Drug possession arrests have been on a steep decline in Camden, New Jersey over the last three years. Yet still more people were arrested for marijuana than any other controlled substance in 2016.
That is according to data supplied by Camden County in a first look into cannabis arrests under the re-organized Camden County Police Department, which patrols the city.
Here's the breakdown from 2016: Marijuana (241), Opiates/Cocaine (229), Synthetic (97), Other (1) for a total of 568 drug possession arrests in Camden last year.
That's an almost 40 percent reduction from 2013 when Camden saw 940 marijuana and drug possession arrests.
The largest decline was in the "synthetic" category, a catch-all classification that includes methamphetamine, non-opiate prescription pills (Valium, Xanax etc.), K2/Spice, and ecstasy among other substances.
Notice also that cocaine and opiates are classed under the same arrest code. Thus there is no way to determine exactly how many arrests there were for heroin versus crack cocaine. What is notable is that just marijuana possession arrests tend to be equal to or greater than the combined cocaine/opiate drug code.
Ricardo Rivera, a registered medical marijuana caregiver for his daughter Tatyana, has launched an effort to convince Camden City Council and Mayor Dana Redd to decriminalize possession of small amounts of marijuana.
Rivera, who grew up in the beleaguered city, testified during the last public Camden City Council meeting on Feb. 14 as local residents cheered the concept of decriminalizing marijuana. Members of council were not as enthusiastic. Some, including former state Assemblyman Angel Fuentes, said they were interested in continuing the conversation.
Dozens of municipalities across America have enacted local marijuana ordinances that have eliminated arrests, the chance of jail or probation, and permanent records. Seventeen states have decriminalized marijuana overall, including Maryland and Delaware.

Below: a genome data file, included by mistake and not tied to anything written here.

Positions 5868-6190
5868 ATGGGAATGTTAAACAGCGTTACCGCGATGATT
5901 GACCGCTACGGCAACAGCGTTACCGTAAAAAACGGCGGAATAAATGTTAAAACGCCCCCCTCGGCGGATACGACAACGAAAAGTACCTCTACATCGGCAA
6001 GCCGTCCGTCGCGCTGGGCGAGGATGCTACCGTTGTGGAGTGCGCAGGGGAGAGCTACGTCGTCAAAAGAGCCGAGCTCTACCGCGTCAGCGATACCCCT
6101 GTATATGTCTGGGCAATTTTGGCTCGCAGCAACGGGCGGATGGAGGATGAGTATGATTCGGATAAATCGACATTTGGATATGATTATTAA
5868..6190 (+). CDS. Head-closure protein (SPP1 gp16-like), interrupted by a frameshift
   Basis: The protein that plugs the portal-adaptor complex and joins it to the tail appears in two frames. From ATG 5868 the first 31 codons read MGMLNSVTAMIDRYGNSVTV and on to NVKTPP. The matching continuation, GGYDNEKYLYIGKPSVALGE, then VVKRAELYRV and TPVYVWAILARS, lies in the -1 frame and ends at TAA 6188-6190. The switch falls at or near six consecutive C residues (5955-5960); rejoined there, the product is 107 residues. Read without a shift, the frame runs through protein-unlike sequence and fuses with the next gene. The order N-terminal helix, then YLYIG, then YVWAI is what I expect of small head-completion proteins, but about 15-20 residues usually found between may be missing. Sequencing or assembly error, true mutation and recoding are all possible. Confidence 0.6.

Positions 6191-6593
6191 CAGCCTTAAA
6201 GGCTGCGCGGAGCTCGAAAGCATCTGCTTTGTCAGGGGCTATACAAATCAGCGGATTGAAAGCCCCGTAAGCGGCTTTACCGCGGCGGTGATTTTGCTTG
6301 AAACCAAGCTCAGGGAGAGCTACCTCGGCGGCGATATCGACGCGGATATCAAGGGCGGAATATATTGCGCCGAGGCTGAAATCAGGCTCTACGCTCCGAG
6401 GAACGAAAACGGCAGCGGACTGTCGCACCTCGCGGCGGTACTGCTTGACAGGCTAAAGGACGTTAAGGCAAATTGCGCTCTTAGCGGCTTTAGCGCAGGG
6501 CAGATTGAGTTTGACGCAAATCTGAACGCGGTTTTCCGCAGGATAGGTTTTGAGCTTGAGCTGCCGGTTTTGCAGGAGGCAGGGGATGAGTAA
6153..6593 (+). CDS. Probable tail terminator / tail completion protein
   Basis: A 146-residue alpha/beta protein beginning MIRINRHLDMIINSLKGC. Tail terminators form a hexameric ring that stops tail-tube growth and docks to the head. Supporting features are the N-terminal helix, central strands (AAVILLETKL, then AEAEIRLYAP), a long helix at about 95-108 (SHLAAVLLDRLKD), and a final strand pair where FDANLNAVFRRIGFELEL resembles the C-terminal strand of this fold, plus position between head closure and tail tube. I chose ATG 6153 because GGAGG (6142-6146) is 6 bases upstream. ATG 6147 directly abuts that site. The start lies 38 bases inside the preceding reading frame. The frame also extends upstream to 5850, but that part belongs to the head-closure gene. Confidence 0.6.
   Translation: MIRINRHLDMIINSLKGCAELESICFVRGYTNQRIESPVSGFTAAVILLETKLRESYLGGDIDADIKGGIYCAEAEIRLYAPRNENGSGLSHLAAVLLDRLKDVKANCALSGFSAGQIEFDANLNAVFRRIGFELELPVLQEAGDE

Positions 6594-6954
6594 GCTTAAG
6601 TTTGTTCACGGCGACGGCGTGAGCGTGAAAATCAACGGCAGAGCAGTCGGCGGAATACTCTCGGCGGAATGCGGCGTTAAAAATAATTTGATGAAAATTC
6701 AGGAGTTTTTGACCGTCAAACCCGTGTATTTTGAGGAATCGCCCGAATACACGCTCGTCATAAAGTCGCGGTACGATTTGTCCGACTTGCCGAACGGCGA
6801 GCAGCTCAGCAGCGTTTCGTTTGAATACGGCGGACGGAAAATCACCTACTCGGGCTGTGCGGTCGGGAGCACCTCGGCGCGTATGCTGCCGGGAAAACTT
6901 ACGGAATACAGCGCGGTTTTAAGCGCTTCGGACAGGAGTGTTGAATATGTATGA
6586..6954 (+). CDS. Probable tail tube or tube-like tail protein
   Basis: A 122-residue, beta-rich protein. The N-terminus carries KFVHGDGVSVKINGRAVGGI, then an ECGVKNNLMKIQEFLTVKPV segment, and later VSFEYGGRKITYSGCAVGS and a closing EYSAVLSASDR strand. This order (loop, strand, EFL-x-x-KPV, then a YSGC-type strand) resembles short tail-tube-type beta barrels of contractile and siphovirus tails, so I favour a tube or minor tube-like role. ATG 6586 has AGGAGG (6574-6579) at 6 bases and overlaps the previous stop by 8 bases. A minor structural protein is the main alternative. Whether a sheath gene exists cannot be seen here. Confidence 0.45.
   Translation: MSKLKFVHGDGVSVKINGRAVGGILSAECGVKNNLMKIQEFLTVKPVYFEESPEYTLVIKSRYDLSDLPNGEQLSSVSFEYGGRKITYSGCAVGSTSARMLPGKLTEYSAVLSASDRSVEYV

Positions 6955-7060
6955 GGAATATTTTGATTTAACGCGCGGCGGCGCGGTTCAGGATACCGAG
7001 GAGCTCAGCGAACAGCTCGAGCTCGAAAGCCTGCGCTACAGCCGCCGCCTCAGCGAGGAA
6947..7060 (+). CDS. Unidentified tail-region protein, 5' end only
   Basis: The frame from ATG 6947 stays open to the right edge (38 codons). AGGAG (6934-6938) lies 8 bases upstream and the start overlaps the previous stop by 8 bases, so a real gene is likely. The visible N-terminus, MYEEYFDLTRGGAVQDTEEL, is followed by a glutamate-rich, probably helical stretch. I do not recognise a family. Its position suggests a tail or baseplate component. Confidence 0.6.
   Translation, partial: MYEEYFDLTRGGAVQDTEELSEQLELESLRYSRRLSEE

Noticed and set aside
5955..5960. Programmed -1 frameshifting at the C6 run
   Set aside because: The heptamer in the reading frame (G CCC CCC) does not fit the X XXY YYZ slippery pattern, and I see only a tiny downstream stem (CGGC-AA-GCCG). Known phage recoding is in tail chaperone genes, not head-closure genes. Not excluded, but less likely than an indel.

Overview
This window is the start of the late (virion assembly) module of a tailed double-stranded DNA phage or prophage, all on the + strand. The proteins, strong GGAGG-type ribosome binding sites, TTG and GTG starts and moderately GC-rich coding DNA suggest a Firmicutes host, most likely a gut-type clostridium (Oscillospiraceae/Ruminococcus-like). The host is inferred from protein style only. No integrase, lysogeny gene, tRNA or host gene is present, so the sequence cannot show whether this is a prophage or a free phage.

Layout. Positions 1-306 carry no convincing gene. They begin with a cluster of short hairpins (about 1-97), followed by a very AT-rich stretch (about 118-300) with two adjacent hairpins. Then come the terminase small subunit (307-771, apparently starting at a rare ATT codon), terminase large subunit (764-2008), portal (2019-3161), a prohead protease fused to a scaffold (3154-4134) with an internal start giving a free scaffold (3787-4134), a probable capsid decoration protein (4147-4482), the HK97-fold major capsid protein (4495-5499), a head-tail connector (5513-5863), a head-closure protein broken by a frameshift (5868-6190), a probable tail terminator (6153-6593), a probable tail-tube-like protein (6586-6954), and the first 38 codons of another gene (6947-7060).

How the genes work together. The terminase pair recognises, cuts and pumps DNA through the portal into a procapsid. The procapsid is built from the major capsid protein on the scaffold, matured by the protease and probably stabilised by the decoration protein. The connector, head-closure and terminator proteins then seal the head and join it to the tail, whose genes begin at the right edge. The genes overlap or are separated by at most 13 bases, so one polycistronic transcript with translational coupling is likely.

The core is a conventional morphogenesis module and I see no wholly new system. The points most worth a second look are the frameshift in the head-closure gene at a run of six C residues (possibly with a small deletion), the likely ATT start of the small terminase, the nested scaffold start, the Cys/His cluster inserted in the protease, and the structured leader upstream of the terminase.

Getting the data from Camden was almost a story in itself and took several weeks of phone calls, emails, and tweets to various county officials.
Camden completely disbanded the police force in 2012 under a radical re-set, forming under the new banner of the Camden County Police Department.
CCPD regularly releases crime data on Camden, but just not drug possession arrests.
Philly420 often reports arrest data from the Pennsylvania Uniform Crime Reporting System. It's an easy to use, constantly updated, online database.
The New Jersey State Police issues only an annual Uniform Crime Report. However, the most recent report dates to 2014 and does not include city-specific data. NJSP crime data is collected by county. That's why it took direct appeals to CCPD and Camden County to get sunshine on the drug possession arrest numbers.
How much do these arrests cost? Based on previous formulas Camden could be spending more than $305,000 each year to arrest people for small amounts of weed and another $300,000 processing them through the courts. All tax dollars.
In 2015 Rivera lost his sister, Matilda Candelaria, to an overdose and is asking the NJ Department of Health to add "opiate addiction" as qualifying condition for access to medical marijuana.
"Some of these people with marijuana in Camden – probably everywhere - are medicating illegally," says Rivera, "They can't afford to get into the [NJ] medical cannabis program, maybe they are even smoking weed to try and cut down on their opiates.
"They shouldn't be arrested."
For complete cannabis coverage, go to philly.com/cannabis.